Canadian National Railway’s (CN) unionized mechanics and related staff have confirmed plans to strike Tuesday barring a last-minute agreement, the company says.
The employees, members of bargaining units represented by the Canadian Auto Workers (CAW), had set the Tuesday deadline into their contract talks with the railway on Jan. 13, following a vote favouring strike action.
CN said in a release that it received notice Saturday from the CAW that the employees plan to strike starting at 12:01 a.m. Tuesday (Jan. 25).
But Montreal-based CN also said it “believes there is sufficient time for the parties to reach an agreement before the strike deadline.”
However, the railway added it “has established a contingency service plan to operate the railway safely and as efficiently as possible in the event of a strike, with trained and qualified management personnel performing the tasks of CAW members.”
CN said it had been in talks with the CAW since September, in advance of the bargaining units’ contracts expiring on Dec. 31, 2010.
The CAW, according to CN, represents about 3,975 workers in four bargaining units at CN and intermodal trucking subsidiary CNTL, including locomotive and rail car mechanics and shop staff, clerical and intermodal staff, excavator operators, and owner/operator truck drivers who handle intermodal containers.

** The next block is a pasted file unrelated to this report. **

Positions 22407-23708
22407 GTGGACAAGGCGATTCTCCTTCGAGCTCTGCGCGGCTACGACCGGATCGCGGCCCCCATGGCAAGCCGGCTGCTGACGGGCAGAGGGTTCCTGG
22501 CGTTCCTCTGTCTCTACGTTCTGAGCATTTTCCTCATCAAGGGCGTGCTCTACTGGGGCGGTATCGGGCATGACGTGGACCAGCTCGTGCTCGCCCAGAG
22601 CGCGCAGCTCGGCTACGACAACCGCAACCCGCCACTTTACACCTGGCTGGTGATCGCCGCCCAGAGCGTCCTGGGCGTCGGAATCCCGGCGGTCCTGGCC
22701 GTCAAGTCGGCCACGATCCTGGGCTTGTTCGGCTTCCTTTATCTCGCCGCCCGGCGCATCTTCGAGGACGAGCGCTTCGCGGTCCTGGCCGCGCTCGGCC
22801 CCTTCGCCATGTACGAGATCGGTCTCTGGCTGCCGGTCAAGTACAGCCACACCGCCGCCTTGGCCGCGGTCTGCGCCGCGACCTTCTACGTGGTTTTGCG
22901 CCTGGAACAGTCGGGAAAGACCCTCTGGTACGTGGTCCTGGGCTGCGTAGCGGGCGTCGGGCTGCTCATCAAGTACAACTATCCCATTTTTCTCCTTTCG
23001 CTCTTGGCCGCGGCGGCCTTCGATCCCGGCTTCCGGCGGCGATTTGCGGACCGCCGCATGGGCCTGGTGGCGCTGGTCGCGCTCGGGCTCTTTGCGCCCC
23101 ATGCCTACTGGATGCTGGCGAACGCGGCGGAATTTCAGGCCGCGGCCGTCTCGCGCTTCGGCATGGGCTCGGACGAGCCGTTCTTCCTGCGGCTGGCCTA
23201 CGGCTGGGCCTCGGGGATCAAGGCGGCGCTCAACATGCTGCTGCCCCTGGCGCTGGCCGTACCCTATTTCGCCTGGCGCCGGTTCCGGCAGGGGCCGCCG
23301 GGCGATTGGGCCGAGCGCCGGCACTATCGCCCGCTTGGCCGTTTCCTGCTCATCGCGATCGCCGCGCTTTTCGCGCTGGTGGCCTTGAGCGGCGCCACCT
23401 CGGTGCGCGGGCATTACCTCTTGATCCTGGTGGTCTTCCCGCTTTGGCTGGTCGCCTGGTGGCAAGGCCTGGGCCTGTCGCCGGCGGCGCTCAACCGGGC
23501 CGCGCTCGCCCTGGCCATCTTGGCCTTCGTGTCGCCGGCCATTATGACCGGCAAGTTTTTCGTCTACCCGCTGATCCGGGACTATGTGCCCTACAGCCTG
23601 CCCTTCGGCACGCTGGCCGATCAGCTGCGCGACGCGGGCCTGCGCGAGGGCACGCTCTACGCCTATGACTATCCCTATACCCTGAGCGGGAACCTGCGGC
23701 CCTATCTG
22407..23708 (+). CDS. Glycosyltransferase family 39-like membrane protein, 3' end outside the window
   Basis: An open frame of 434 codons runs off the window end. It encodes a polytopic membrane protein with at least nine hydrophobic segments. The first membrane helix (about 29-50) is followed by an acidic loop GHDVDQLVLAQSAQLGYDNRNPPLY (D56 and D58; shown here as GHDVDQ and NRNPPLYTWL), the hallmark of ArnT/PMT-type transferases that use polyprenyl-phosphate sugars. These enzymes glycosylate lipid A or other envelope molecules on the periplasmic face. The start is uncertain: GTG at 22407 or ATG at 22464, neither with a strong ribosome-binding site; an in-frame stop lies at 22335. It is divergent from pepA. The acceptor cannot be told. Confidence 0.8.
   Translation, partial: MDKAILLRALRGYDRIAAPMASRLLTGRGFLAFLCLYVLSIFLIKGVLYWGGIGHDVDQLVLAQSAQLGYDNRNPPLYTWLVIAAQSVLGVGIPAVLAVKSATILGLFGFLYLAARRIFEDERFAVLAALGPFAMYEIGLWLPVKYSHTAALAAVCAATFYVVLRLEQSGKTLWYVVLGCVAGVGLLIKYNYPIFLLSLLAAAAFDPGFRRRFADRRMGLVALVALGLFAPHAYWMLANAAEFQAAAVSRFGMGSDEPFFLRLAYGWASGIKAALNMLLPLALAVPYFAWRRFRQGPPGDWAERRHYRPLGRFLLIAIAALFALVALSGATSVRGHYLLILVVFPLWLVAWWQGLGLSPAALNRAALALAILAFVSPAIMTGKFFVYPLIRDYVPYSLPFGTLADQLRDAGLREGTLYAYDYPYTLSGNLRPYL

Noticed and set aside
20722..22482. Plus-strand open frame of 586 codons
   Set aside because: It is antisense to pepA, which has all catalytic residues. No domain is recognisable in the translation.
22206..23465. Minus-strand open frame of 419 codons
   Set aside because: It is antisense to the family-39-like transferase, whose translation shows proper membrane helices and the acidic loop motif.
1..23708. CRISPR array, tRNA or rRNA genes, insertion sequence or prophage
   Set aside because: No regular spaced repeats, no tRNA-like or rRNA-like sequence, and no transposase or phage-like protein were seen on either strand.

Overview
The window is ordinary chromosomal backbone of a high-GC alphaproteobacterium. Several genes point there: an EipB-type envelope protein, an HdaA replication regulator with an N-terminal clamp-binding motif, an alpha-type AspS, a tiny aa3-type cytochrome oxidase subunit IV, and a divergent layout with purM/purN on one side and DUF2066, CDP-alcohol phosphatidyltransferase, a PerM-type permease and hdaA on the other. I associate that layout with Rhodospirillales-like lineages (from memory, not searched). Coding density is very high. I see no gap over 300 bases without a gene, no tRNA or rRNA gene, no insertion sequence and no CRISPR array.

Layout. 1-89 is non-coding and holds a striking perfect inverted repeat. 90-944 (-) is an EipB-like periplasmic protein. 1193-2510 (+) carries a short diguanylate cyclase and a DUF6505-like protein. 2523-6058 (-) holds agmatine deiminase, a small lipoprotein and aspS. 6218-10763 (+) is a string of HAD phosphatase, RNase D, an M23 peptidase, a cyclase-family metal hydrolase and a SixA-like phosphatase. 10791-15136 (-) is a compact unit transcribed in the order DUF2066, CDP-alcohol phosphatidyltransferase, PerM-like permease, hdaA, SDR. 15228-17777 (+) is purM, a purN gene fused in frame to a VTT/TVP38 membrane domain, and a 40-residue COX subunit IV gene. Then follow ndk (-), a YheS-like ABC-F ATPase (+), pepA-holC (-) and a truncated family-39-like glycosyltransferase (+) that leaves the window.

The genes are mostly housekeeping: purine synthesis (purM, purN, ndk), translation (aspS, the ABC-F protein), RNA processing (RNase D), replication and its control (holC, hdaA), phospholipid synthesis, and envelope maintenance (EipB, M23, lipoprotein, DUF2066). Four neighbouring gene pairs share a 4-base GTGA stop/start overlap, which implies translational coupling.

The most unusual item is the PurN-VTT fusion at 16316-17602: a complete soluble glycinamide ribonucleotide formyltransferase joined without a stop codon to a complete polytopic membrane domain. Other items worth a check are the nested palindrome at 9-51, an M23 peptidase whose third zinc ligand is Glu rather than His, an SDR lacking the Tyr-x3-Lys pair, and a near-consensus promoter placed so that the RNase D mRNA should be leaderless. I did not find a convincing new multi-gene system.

According to the CAW on Jan. 13, the affected bargaining units include its Local 100 and three separate units of Council 4000: office/clerical, mechanical, and truck owner/operators.
(The union also said it represents a total of 4,300 workers in the affected units, and that it had been in talks with both CN and Canadian Pacific Railway (CP) since October.)
In the same statement Jan. 13, the CAW announced a strike deadline of 12:01 a.m. on Feb. 8 for 2,100 workers represented by its Local 101 at CP.
CP on Jan. 13 noted it has also trained about 1,200 managers and has a contingency plan in place to operate the railway in the event of a strike.
CAW Local 101 represents mechanical services employees who inspect and repair rail cars and locomotives. Calgary-based CP said Jan. 13 it “remains optimistic for a negotiated settlement.”
Canadian grain growers, especially in the West where rail is needed to move most crops to port, have previously warned labour disputes and work stoppages can back crops up into on-farm storage and interfere with farmers’ cash flow.